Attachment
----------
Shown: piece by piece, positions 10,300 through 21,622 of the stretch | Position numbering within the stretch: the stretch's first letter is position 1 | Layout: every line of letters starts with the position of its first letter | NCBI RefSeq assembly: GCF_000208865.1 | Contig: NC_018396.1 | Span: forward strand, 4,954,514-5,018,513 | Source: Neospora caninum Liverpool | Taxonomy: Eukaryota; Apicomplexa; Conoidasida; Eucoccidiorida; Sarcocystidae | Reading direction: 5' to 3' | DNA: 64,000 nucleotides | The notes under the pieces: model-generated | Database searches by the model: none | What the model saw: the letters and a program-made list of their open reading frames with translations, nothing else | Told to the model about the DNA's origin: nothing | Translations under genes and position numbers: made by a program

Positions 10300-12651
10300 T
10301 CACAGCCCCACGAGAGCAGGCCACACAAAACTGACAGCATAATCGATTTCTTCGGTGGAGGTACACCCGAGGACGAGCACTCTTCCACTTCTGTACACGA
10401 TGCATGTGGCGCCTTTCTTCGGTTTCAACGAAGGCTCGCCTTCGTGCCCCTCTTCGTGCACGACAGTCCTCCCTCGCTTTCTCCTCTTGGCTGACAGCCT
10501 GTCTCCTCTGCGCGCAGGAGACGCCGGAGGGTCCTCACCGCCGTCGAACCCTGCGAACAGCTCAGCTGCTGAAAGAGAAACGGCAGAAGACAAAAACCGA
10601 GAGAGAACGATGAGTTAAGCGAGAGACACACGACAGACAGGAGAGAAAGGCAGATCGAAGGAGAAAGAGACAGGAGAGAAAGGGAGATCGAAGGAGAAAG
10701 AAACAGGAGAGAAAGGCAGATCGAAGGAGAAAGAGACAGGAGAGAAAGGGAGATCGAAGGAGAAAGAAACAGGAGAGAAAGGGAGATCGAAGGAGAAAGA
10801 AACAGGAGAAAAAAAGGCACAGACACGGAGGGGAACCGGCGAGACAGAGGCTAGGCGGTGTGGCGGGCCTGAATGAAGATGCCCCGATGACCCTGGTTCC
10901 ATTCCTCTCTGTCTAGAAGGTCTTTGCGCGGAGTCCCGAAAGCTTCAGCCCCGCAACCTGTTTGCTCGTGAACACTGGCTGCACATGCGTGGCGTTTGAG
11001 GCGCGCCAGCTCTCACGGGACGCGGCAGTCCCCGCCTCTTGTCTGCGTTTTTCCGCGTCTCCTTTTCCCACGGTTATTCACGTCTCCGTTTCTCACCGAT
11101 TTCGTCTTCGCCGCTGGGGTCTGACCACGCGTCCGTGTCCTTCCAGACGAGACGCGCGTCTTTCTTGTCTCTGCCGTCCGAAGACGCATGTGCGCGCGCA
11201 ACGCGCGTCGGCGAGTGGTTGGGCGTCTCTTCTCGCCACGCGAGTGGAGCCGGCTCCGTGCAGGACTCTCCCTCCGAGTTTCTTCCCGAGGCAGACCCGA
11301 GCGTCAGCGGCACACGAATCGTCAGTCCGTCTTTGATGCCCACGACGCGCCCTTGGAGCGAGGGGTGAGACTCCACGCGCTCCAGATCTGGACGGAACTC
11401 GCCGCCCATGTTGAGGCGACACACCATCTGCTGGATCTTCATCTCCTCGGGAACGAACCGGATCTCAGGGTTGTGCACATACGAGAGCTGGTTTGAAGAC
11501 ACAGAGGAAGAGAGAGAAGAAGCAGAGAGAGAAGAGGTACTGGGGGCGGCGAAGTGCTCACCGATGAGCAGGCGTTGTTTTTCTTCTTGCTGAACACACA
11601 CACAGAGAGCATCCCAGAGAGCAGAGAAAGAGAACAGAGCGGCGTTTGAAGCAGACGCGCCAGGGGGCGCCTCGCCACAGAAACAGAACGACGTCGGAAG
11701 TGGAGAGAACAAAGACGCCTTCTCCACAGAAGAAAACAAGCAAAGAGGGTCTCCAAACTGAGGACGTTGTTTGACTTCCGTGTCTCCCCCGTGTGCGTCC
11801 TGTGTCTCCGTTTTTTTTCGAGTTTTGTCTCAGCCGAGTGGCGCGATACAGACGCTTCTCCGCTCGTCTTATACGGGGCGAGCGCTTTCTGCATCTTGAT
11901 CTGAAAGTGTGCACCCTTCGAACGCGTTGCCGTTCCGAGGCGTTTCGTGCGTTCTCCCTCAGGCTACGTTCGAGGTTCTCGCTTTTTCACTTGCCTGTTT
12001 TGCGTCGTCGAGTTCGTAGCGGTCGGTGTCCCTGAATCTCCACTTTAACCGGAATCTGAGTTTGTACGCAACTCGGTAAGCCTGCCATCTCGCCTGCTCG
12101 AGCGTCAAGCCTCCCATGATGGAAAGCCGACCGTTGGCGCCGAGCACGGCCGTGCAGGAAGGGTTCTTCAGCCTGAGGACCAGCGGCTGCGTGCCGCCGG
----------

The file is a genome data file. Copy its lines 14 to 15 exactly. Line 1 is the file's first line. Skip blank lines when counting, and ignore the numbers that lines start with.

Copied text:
11301 GCGTCAGCGGCACACGAATCGTCAGTCCGTCTTTGATGCCCACGACGCGCCCTTGGAGCGAGGGGTGAGACTCCACGCGCTCCAGATCTGGACGGAACTC
11401 GCCGCCCATGTTGAGGCGACACACCATCTGCTGGATCTTCATCTCCTCGGGAACGAACCGGATCTCAGGGTTGTGCACATACGAGAGCTGGTTTGAAGAC